Using proper culture with C# string interpolation

Once you get used to string interpolation feature in C# it is easy to get addicted to it. However, we need to keep in mind the fact that the current system culture matters. Consider we are building a code that communicates with JavaScript – for example in Web Assembly – and needs to execute a function that takes in a decimal number as an argument:

As simple as our sample looks, it contains a remarkable bug. Why?

String interpolation was built as an alternative to the string.Format method. In fact, in the generated IL we can see it actually evaluates to string.Format call:

The output of string.Format depends on the CultureInfo.CurrentCulture and so does string interpolation’s output. Hence, when you run this code on a PC with the en-US (American English) culture, it evaluates to:

But running on a PC with cs-CZ (Czech) culture we suddenly get:

The decimal comma would certainly be appropriate when displayed to the user. In our case, however, this would mean a call to the myFunction function with two arguments – 1 and 2!

We could use string.Format directly to solve this problem, as it allows us to specify a IFormatProvider to control formatting. But can we keep using an interpolated string and evaluate it to a machine-friendly representation?

Solution

As I have mentioned, interpolated string in most cases evaluates to a plain old string.Format call. However, when needed, the syntax can evaluate to an instance of System.FormattableString. This helpful class essentially wraps the interpolated string and gives read-only access to the format string, its arguments, and it also offers a static Invariant method. This method takes a single FormattableString argument (your interpolated string) and evaluates it according to the Invariant culture (CultureInfo.InvariantCulture):

That is ideal, as invariant culture always stays the same, so we can rest assured that the interpolated string evaluation will always result in:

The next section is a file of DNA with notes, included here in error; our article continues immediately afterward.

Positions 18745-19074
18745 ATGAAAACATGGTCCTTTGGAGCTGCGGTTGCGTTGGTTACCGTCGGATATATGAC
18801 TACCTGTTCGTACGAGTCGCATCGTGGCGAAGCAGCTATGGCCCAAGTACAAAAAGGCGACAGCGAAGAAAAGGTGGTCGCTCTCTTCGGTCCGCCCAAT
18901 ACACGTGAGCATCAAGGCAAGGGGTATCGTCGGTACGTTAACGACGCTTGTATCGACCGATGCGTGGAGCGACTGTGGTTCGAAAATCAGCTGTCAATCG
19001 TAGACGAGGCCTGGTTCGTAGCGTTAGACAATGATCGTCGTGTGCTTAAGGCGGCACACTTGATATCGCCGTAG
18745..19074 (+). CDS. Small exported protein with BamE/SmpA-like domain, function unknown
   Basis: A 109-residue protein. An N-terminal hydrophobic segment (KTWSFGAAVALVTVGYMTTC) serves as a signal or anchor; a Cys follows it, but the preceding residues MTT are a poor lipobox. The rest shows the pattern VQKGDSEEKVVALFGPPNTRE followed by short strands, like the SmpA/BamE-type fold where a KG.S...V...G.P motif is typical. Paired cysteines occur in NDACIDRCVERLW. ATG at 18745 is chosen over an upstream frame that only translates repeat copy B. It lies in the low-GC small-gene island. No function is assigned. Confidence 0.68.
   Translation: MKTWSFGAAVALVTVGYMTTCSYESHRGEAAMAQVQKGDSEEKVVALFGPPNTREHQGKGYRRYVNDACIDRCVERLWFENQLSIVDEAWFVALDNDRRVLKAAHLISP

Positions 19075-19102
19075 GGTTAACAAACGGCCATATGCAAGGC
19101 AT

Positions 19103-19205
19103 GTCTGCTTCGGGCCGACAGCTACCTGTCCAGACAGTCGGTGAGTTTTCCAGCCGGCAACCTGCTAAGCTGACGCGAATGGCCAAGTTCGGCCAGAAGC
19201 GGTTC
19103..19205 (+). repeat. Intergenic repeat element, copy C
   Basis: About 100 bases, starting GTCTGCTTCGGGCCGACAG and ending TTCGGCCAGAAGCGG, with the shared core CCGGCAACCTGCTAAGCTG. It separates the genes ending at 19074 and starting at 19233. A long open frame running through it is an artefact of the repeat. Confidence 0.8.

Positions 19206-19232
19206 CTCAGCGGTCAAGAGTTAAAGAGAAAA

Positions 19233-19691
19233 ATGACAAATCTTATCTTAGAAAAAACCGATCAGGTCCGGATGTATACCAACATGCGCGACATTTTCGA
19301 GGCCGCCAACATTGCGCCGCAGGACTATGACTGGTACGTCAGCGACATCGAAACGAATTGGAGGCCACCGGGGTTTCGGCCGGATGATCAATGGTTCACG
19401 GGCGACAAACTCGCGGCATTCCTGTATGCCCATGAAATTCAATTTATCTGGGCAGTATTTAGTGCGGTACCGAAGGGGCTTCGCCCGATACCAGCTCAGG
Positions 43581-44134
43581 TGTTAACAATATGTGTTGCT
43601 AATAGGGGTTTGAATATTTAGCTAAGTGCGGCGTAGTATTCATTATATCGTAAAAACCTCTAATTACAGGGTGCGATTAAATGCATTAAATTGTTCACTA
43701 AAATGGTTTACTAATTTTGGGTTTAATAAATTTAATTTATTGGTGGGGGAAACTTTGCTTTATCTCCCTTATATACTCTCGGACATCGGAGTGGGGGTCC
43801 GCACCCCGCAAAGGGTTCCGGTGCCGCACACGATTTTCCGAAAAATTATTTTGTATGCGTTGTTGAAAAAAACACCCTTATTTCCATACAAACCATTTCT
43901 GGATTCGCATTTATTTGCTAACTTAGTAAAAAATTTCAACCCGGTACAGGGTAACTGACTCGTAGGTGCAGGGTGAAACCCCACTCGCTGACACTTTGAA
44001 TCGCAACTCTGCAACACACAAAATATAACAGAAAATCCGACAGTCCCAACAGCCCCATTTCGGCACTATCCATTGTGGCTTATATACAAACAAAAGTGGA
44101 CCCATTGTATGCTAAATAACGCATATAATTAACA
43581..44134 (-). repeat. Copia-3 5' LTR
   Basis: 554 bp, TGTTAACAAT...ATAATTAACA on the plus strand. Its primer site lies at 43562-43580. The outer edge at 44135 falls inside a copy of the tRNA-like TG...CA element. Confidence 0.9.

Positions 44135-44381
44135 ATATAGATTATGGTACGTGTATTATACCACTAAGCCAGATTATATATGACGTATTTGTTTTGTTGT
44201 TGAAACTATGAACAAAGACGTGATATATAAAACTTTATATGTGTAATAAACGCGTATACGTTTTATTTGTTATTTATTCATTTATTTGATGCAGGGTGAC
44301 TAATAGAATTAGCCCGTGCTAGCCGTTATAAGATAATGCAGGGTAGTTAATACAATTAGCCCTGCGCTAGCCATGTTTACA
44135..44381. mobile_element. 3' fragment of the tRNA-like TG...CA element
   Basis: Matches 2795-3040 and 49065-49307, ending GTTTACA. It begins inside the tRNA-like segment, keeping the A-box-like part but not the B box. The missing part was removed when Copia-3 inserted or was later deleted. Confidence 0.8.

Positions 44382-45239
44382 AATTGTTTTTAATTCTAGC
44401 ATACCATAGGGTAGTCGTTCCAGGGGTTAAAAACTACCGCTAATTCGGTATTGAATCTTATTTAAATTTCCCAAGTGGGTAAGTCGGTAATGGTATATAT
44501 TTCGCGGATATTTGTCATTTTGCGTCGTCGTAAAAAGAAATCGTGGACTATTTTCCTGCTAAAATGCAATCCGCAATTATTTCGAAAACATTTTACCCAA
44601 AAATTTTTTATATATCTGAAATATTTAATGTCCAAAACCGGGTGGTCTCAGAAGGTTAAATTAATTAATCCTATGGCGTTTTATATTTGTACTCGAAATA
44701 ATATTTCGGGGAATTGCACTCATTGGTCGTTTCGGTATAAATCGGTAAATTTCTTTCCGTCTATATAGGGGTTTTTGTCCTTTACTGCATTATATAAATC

Tip: FormattableString.Invariant is a mouthful. If you use it often, you can utilize the using static feature, which was introduced in C# 6 and then reference the method directly as Invariant:

Specifying culture

You might be wondering now if there is a method that would allow us to use a specific culture to use when evaluating an interpolated string. The first attempt might be to just do the following:

Unfortunately, this does not work as we expect. Because we are not explicitly casting the interpolated string to FormattableString, it gets directly evaluated to string.Format, so we are then just calling ToString(usCulture) on the resulting string. And string.ToString implementations are in fact just no-ops:

So we need to do a small side-step instead:

By explicitly storing the interpolated string in a FormattableString variable, we can now call the FormattableString.ToString(IFormatProvider) implementation, which actually does what we need – evaluates the interpolation under the given culture.

Source code

Example source code for this blog post is available on my GitHub. It showcases all discussed options in a single .NET Core 3.0 console app:

Invariant culture sample
Invariant culture sample

Summary

Interpolated strings in C# are handy, but we have to ensure that they are evaluated correctly according to the context where the resulting string is presented. If we are displaying it to the user, the default behavior of using CultureInfo.CurrentCulture is probably most appropriate. On the other hand, in machine-to-machine communication, we should always make sure to use invariant culture using FormattableString.Invariant.

Buy me a coffeeBuy me a coffee

1 thought on “Using proper culture with C# string interpolation”

Leave a Reply

Your email address will not be published. Required fields are marked *

You may use these HTML tags and attributes: <a href="" title=""> <abbr title=""> <acronym title=""> <b> <blockquote cite=""> <cite> <code class="" title="" data-url=""> <del datetime=""> <em> <i> <q cite=""> <s> <strike> <strong> <pre class="" title="" data-url=""> <span class="" title="" data-url="">

*

This site uses Akismet to reduce spam. Learn how your comment data is processed.